What is a BIM Execution Plan?
Within the BIM work methodology, the BEP (BIM Execution Plan) is a document that collects and distributes all the information necessary to successfully carry out a construction project.
This article creates a work framework where the bases, rules, and internal regulations of any construction project to be developed in BIM are established. In this way, each responsible agent knows in which phase of the project must participate.
By using a BEP, coordinated, coherent, agile, and efficient teamwork is achieved, and it also addresses the Employer’s Information Requirements (EIR).
To prevent errors and make the integration process simpler, hiring a BIM Consultant who is familiar with the job is advised.
Objectives of a BEP – BIM Execution Plan
We can define that the main objective of the BEP or BIM Execution Plan is to synchronize and coordinate the workflow of a project. With the processes improvement and time compliance, a BIM Execution Plan also allows for lower costs, better coordination and defines the dates and milestones for each construction phase.
A BIM Execution Plan is not a static or closed document. The first tentative bid of a BEP can be updated and evolved towards continuous improvement to a final BEP, once the contract is awarded by the participants in the process.
Structure and contents of a BEP or BIM Execution Plan
Every BIM Execution Plan (or BEP) is usually structured in chapters or sections, including in detail, roles, responsibilities, standards and procedures to be followed in the process.
- Introduction: Includes the definition of the BEP document, as well as the objectives of the project proposed by the contracted company at each stage of the BIM implementation. The execution strategies are incorporated based on the client’s specifications.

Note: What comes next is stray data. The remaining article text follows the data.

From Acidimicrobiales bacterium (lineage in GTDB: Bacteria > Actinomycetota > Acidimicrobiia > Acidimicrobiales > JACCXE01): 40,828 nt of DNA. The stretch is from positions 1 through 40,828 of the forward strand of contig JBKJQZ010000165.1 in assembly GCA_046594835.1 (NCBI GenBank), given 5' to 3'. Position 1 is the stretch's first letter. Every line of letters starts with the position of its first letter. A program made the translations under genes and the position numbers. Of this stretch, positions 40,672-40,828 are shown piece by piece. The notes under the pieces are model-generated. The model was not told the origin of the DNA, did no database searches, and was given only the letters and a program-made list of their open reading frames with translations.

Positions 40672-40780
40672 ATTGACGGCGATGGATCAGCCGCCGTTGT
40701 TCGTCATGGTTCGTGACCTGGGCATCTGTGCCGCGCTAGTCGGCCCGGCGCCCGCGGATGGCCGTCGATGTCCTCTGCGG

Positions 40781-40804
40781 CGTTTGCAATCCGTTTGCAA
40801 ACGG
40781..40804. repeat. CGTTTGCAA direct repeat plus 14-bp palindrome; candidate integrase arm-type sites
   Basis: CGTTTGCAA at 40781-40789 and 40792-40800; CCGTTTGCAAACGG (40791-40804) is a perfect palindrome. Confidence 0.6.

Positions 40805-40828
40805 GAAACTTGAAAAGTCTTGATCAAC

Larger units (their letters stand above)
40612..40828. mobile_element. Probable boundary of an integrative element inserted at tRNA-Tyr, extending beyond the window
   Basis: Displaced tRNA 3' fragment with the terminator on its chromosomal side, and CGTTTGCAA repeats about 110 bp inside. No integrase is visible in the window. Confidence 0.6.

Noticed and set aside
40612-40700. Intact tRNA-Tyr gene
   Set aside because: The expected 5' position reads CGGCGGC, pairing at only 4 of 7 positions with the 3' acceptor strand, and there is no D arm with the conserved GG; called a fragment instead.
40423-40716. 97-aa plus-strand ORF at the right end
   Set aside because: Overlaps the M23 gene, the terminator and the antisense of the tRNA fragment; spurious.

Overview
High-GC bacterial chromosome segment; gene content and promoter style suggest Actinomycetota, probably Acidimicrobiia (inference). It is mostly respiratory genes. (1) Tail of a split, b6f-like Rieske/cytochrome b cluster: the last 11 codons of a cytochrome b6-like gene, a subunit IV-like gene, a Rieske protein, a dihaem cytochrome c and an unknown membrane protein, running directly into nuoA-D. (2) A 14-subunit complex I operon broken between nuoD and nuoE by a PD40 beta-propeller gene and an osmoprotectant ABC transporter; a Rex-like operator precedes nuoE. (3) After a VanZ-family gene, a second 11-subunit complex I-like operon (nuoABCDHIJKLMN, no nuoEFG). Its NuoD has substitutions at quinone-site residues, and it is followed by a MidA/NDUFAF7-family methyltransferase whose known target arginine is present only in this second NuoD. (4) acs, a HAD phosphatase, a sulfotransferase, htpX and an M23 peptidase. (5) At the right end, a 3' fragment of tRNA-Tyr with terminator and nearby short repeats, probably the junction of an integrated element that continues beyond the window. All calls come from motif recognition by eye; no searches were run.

- General project information: general project data (name, address, cadastral reference, uses…), phases, and associated BIM level of detail (LOD) are specified here.
- Agents: In this section, the project participants, contact details, profile organization chart (defining BIM roles), and responsibilities matrix are detailed.
- Necessary technological structure: Hardware and Software, defining data, requirements, infrastructure, and procedures.
- Modeling criteria and collaboration methods: Determines the modeling system and coordination of BIM models from different disciplines in CDE (Common Data Environment), change management, and deliverables.
- Task Information Delivery Plan (TIDP): This is a table with the definition of phases, stages, and tasks with completion dates.
BIM manager, the person responsible for the BEP
At the start of every project, the BIM Manager is responsible for drafting the BIM Execution Plan. To do so, he has to take into account the requirements of the information exchange. This means that the instructions must be expressed in such a way that they can be reflected along the entire supply chain (technical, management, and commercial details).
The BIM Manager will also be responsible for keeping the execution plan up to date throughout the various phases of the project.
Benefits of a good BEP or BIM Execution Plan
The benefits of a good BEP are directly related to excellent coordination of workflows. Thus, a BIM Execution Plan allows:
- Reduce delivery times, which also facilitates compliance with budgets (cost reduction).
- Monitor the different phases of the project life cycle through the BIM methodology.
- Therefore, it facilitates transparency both in the processes, and in the responsibilities of all the agents involved in the project.
- Improve accessibility to relevant information. Different resources and necessary documents are available to all participating agents (CDE Environments).
- Achieve objectives, as these are detailed in a correct and achievable way.
- Ensure the quality of the project, optimizing processes.
A good BIM Execution Plan saves between 13% and 21% in the construction phase and between 10% and 17% in the operations phase.